“Affective Authoritarianisms”: Affect, Emotions and Authoritarian Governance in the Arab World and Turkey
Session II-06, 2022 Annual Meeting
On Thursday, December 1 at 5:30 pm
The mass protests of 2011 in Egypt and of 2013 in Turkey represented a major challenge to the ruling elites and the authoritarian (Egypt) and illiberal (Turkey) systems of governance which were in place at that time. These shifts have attracted considerable scholarship so far. Political science in particular has focused strongly on the central role of violence and coercion, institutional manipulation, or clientelism in establishing and sustaining authoritarian rule. Affect and emotions, however, are either ignored completely or are treated as “bad affects,” exemplified by artfully manipulative populist leaders immersed in mindlessly cheering crowds. In contrast, this panel looks deeper into affective dynamics in authoritarian settings in order to understand better how they create and sustain such systems of rule.
Starting from the assumption that the affective is “the substance of politics” (Stoler 2004: 6), we argue that unpacking the role of affect and emotions in authoritarianism will enhance our understanding of the intricate, contradictory and ever-changing political practices which feed into the creation and stabilization of authoritarian rule. Among others, the contributions show, how dictators invoke love and hate, how they actively engage in othering and thus create and feed into the “affective economies” (Ahmed 2004) of authoritarian rule. The complex relationship between love and hate is at the core of such processes of creating political legitimacy through emotional bonds, affective inclusion and exclusion. All papers build on original empirical material from Egypt and Turkey media, observational data and from interviews with activists while at the same time engaging with the relevant conceptual and empirical literature. The qualitative in-depth-analysis presented here, shows how al-Sisi and Erdogan employ a certain “affective pedagogy” while mapping how they envision the “deserving citizen”, “the honorable citizen” and the lovable nation in contrast to all those who assumingly need to be excluded, and repressed. At the same time, the panel looks into the mobilization of oppositional affects, e.g. in the framework of trials against peace activists. It addresses how gendered positionalities are invoked “from above” and “from below” while feeding into the diverse political affects of the governing and the governed alike.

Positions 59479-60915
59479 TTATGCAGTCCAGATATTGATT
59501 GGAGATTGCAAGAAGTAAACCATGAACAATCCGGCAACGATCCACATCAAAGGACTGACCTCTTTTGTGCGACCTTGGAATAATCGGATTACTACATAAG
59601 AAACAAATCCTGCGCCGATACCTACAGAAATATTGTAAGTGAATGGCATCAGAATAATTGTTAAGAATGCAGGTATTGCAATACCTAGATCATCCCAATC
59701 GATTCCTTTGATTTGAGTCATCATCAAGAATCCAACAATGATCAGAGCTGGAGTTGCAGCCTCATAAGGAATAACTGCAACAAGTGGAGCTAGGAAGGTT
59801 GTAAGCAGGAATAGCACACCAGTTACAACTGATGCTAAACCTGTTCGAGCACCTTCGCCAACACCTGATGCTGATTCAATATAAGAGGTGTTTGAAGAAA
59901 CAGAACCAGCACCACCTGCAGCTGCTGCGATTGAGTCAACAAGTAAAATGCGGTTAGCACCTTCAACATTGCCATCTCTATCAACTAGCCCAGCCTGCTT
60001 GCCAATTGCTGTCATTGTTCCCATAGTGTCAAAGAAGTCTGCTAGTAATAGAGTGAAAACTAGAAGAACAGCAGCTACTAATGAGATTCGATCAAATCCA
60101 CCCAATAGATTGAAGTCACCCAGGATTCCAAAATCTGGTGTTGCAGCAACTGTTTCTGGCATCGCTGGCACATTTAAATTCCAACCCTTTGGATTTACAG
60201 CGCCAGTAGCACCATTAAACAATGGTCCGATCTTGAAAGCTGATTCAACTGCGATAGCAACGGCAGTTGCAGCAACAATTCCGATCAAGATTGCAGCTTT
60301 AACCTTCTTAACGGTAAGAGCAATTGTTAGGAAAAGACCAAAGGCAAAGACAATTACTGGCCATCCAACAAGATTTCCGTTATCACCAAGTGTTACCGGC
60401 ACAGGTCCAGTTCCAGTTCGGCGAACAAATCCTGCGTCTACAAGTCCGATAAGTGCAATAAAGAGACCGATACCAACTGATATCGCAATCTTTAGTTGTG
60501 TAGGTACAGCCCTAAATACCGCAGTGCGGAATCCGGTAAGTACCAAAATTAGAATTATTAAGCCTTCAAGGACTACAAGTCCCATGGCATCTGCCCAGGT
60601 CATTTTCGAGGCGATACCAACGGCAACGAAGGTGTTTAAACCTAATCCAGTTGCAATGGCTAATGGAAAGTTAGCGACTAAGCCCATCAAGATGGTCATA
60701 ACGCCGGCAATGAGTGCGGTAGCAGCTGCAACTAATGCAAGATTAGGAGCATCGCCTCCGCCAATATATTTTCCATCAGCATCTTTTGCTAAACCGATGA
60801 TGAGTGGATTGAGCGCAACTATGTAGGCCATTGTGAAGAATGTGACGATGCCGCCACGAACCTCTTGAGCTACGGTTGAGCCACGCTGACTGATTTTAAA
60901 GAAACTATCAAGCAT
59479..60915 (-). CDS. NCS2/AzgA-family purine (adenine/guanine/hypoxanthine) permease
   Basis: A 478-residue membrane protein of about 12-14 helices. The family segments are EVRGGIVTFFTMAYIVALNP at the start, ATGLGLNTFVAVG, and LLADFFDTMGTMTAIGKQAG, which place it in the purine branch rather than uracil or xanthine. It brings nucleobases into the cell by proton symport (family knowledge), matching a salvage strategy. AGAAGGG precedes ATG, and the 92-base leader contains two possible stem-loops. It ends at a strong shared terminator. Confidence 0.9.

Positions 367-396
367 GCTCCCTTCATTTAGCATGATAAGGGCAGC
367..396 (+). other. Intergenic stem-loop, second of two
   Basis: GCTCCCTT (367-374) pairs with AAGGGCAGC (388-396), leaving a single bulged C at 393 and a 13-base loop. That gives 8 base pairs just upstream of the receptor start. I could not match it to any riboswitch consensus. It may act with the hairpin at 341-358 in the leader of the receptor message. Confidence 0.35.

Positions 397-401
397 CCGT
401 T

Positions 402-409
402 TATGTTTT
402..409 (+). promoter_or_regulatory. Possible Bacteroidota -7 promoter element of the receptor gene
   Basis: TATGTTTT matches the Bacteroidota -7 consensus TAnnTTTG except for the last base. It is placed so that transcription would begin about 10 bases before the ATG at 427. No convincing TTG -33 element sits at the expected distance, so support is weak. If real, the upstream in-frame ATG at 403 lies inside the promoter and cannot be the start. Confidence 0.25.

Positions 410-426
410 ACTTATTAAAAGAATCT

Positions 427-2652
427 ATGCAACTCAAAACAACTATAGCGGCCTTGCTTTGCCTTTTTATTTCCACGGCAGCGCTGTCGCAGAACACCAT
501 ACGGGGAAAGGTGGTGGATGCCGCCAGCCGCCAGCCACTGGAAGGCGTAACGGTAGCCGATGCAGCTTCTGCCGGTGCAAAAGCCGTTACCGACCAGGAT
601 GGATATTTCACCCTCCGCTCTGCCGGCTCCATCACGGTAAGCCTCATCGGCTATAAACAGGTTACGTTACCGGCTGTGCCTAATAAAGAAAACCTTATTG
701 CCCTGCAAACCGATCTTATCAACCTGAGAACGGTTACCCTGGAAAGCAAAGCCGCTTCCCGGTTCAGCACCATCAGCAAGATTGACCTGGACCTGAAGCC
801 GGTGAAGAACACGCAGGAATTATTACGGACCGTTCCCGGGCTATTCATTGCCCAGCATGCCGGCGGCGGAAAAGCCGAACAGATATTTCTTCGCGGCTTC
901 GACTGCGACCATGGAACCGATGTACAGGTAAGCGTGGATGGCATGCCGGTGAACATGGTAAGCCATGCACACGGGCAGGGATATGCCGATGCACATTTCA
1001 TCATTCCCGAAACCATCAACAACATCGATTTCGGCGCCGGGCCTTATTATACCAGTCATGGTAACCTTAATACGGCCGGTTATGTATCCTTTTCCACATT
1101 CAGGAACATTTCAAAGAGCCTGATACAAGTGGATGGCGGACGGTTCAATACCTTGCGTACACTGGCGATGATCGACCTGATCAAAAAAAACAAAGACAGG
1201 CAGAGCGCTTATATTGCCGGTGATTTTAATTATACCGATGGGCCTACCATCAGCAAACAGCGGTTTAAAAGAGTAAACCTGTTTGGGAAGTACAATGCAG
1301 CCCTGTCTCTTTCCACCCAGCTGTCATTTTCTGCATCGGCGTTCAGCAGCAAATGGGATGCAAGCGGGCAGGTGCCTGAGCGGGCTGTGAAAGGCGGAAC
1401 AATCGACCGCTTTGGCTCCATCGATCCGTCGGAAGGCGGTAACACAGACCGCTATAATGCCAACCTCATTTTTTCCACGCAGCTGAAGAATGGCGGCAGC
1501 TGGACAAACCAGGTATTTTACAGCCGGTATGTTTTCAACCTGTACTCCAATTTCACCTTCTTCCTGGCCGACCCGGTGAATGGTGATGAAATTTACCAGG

A decade after the 25 January Revolution in 2011, the question if the Egyptian revolution failed or was defeated is one that has sparked high interest and controversy. Similarly, scholars have thoroughly discussed the emergence of the even more repressive and violent military regime under President ´Abd al-Fattah al-Sisi. Interestingly, even though no authoritarian leader can rely only on violence, oppression, and a ruling elite backing him, the scholarly debate about affect, emotion and contemporary authoritarianism is quite limited. I argue that the Egyptian regime needs legitimacy and this is not obtained easily – even less so if one considers the uprisings of 2011 as a crisis of political legitimacy itself. In this paper, I analyse how al-Sisi deals with the legacy of the revolutionary moment while invoking – among others - fear and loathing. Hence, my paper focuses on the affective and emotional aspects of the construction of legitimacy and how they support the supposedly “new” authoritarianism (Armbrust 2017; King 2009; Rutherford 2018; Yefet and Lavie 2021) under al-Sisi.
I draw on discourse analytical methodology (Wodak 1998) when analyzing the official speeches of President al-Sisi on the anniversary of the 25 January Revolution (2015-2022) with particular focus on affect and emotions within these performative elements of state discourse. I argue that al-Sisi governs with the constant fear of a repetition of the uprisings of 2011. During official speeches at the revolution’s anniversary, he tries to alter the collective memory of the 25 January Revolution into a state-and-presidency-centered narrative of development, security, and scapegoating. Using this narrative, he constructs his own legitimacy while rewriting the story of the Egyptian revolution of 2011. I argue that his public performances are geared towards a politics of diminishing to discursively unhappen the revolution.
A vast literature is preoccupied with the (new) authoritarian drift of Turkey in the last decade and it focuses mostly on legal and institutional changes. It also comprises different perspectives about the specific starting moment of the “authoritarian turn” as well as varying assessments about the place of the country on the authoritarianism spectrum (Esen& Gümüşçü, 2016; Erensü& Alemdaroğlu, 2018; Arat& Pamuk, 2019). In fact, Erdoğan has completely ripped the political system off its checks and balance mechanisms and ruled out any political opposition. Yet, I argue that such institutional changes and coercion are as important as the affective and emotional dynamics of his authoritarian rule.